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Bayesian Null Hypothesis Testing

12 Mar 2014

Some psychologists argue strongly for bayesian stats

Only last week, we heard scathing (and well-argued) remarks against the use of Bayesian methods for scientific hypothesis testing. Yet, some very smart people argue in precisely the opposite direction…

Required:

Kruschke, J. K. (2011). Bayesian Assessment of Null Values Via Parameter Estimation and Model Comparison. Perspectives on Psychological Science, 6(3), 299–312. doi:10.1177/1745691611406925

Recommended:

Dienes, Z. (2011). Bayesian Versus Orthodox Statistics: Which Side Are You On? Perspectives on Psychological Science, 6(3), 274–290. doi:10.1177/1745691611406920

Supplemental:

Kruschke, John K. (2013). Bayesian estimation supersedes the t test. Journal of Experimental Psychology: General, 142(2), 573–603. doi:10.1037/a0029146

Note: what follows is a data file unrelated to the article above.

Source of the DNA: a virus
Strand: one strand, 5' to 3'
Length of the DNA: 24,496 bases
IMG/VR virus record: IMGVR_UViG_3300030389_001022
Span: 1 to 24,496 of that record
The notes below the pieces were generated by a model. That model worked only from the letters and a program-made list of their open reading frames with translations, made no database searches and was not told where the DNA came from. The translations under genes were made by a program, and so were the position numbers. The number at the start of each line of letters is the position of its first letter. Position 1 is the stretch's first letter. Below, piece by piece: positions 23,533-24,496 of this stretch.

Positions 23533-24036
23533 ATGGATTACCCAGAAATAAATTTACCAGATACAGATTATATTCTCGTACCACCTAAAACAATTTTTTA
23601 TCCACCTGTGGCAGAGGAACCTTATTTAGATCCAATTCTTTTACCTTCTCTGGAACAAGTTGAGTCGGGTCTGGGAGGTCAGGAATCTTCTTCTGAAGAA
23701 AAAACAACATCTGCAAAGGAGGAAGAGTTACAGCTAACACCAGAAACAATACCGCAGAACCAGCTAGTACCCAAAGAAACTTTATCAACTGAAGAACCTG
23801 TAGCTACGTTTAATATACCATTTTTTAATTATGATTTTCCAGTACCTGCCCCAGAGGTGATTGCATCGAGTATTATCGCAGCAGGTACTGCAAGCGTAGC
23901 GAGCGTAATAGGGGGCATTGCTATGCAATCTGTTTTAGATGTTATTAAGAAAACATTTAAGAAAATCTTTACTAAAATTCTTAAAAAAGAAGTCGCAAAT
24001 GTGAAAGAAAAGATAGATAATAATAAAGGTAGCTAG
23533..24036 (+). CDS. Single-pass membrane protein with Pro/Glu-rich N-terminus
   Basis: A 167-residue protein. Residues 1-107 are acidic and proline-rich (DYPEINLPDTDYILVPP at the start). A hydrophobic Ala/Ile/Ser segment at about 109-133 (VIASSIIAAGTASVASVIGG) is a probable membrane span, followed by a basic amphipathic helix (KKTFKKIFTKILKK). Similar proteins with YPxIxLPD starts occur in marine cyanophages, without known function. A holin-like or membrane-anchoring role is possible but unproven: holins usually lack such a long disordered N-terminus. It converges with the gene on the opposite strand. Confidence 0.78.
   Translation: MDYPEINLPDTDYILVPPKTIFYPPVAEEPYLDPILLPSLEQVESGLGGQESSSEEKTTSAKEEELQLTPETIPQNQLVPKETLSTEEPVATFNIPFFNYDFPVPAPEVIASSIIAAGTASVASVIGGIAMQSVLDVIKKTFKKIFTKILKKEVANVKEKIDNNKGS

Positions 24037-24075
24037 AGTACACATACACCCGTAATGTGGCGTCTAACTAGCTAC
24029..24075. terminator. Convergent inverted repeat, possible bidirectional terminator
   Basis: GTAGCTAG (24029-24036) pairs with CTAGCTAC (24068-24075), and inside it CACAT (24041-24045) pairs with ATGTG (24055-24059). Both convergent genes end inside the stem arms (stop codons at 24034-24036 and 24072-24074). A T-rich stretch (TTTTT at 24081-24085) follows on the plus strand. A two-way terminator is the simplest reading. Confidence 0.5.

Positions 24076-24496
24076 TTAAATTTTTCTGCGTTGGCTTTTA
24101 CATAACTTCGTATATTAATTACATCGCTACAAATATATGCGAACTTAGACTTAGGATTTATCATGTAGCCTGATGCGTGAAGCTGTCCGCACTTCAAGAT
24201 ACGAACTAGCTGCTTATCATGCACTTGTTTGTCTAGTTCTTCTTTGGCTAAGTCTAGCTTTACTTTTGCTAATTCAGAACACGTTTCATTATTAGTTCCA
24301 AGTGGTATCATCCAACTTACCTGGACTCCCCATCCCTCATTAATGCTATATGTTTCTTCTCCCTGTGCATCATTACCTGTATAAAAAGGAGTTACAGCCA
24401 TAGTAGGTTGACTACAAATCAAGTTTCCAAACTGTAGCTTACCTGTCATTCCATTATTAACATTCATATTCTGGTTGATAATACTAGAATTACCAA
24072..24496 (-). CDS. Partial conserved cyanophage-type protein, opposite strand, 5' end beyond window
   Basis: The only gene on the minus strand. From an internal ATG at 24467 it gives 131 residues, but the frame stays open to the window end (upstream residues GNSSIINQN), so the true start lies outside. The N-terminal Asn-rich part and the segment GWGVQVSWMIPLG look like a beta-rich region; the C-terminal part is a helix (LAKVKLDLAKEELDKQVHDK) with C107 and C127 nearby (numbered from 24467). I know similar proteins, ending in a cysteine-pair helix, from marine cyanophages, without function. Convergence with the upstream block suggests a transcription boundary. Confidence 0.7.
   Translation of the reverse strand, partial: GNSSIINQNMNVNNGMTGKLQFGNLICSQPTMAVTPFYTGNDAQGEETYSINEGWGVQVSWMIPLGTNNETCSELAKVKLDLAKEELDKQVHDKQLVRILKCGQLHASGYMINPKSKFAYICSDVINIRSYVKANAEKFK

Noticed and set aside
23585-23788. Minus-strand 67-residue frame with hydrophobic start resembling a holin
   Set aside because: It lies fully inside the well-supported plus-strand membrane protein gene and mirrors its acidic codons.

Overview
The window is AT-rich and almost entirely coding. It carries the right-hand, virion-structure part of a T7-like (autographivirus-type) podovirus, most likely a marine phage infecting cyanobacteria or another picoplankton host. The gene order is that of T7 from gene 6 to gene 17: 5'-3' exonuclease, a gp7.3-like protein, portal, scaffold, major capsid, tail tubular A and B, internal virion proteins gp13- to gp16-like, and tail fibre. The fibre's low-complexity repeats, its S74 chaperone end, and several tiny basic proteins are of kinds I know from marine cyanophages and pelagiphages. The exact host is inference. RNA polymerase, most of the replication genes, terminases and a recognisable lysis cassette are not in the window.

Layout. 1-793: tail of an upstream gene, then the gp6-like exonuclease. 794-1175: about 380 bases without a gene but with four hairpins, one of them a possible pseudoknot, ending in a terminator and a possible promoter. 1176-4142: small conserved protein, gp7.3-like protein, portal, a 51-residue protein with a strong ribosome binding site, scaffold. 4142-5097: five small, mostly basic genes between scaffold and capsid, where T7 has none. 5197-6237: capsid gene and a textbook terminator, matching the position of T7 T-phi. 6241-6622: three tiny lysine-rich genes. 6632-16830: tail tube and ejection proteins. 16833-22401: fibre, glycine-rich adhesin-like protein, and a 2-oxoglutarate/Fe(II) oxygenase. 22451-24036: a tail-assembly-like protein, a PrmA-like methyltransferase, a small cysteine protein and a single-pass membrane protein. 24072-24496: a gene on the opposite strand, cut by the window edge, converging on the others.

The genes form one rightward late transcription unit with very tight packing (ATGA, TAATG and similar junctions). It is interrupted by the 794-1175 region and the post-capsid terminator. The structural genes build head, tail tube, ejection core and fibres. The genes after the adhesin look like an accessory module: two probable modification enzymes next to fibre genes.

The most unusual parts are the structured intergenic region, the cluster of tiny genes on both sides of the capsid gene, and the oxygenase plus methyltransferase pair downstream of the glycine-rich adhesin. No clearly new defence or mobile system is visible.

Despite the appeal of Dienes' preferred method of model choice, given it’s analogous structure to Neyman-Pearson Null Hypothesis Significance Testing (NHST), the results appear to vary quite readily given your choice of prior. Of course, Deines – and some other Bayesians – think this is a strength.

However, it just feels safer to use Kruschke’s preferred method of the construction of “credible intervals” – much more analogous to frequentist confidence intervals. Of course, maybe confidence intervals are superior to NHST in the frequentist world as well…